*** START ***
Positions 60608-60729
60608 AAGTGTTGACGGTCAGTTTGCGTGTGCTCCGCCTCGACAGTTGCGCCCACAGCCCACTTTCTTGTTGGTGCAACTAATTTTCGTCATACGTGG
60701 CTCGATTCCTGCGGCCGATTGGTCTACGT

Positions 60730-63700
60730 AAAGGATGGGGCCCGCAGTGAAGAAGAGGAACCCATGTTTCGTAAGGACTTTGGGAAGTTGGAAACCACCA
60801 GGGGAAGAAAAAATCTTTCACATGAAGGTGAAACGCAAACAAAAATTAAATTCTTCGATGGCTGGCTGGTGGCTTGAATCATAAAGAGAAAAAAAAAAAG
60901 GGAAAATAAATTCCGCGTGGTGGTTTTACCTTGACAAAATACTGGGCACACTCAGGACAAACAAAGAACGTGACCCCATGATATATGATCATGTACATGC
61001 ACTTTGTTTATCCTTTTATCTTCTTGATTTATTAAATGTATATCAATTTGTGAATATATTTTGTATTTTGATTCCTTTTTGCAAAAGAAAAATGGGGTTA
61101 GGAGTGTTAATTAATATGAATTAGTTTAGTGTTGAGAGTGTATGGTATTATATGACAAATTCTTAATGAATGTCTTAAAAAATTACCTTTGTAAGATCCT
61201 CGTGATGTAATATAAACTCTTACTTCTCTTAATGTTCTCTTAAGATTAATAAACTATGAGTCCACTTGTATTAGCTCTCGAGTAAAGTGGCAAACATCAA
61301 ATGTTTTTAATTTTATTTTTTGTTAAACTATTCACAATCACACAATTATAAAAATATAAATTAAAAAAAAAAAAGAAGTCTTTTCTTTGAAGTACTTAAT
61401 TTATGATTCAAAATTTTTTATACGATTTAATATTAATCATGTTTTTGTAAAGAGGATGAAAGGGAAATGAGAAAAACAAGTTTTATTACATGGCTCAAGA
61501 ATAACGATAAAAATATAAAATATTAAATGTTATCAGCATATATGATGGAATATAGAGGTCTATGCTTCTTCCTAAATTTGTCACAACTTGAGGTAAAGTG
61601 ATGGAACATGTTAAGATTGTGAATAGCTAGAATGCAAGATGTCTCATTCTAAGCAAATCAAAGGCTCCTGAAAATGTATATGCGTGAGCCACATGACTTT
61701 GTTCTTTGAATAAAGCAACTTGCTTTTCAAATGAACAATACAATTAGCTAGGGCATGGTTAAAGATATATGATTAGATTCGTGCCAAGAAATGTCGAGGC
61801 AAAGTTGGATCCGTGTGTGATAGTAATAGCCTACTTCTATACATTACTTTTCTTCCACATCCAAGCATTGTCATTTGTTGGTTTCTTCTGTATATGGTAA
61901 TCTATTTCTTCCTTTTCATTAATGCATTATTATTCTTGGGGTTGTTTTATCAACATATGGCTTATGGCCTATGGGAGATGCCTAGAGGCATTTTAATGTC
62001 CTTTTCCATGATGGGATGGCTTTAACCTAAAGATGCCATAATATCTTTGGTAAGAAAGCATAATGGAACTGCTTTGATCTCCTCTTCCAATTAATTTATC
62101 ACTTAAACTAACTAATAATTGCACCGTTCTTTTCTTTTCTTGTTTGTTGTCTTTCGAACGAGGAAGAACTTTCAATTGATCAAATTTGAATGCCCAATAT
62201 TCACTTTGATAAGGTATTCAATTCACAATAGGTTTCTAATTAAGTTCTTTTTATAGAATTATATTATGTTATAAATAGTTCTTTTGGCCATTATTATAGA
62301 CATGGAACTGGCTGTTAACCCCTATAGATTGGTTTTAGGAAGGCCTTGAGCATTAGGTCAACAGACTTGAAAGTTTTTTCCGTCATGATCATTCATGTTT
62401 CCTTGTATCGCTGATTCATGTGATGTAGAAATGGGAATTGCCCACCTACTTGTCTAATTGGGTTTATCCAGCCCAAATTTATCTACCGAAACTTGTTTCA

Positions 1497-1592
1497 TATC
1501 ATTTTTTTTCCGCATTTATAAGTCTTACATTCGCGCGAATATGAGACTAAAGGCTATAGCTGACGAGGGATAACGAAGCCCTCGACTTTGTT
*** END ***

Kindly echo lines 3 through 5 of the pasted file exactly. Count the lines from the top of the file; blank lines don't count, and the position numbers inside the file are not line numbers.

60701 CTCGATTCCTGCGGCCGATTGGTCTACGT

Positions 60730-63700
60730 AAAGGATGGGGCCCGCAGTGAAGAAGAGGAACCCATGTTTCGTAAGGACTTTGGGAAGTTGGAAACCACCA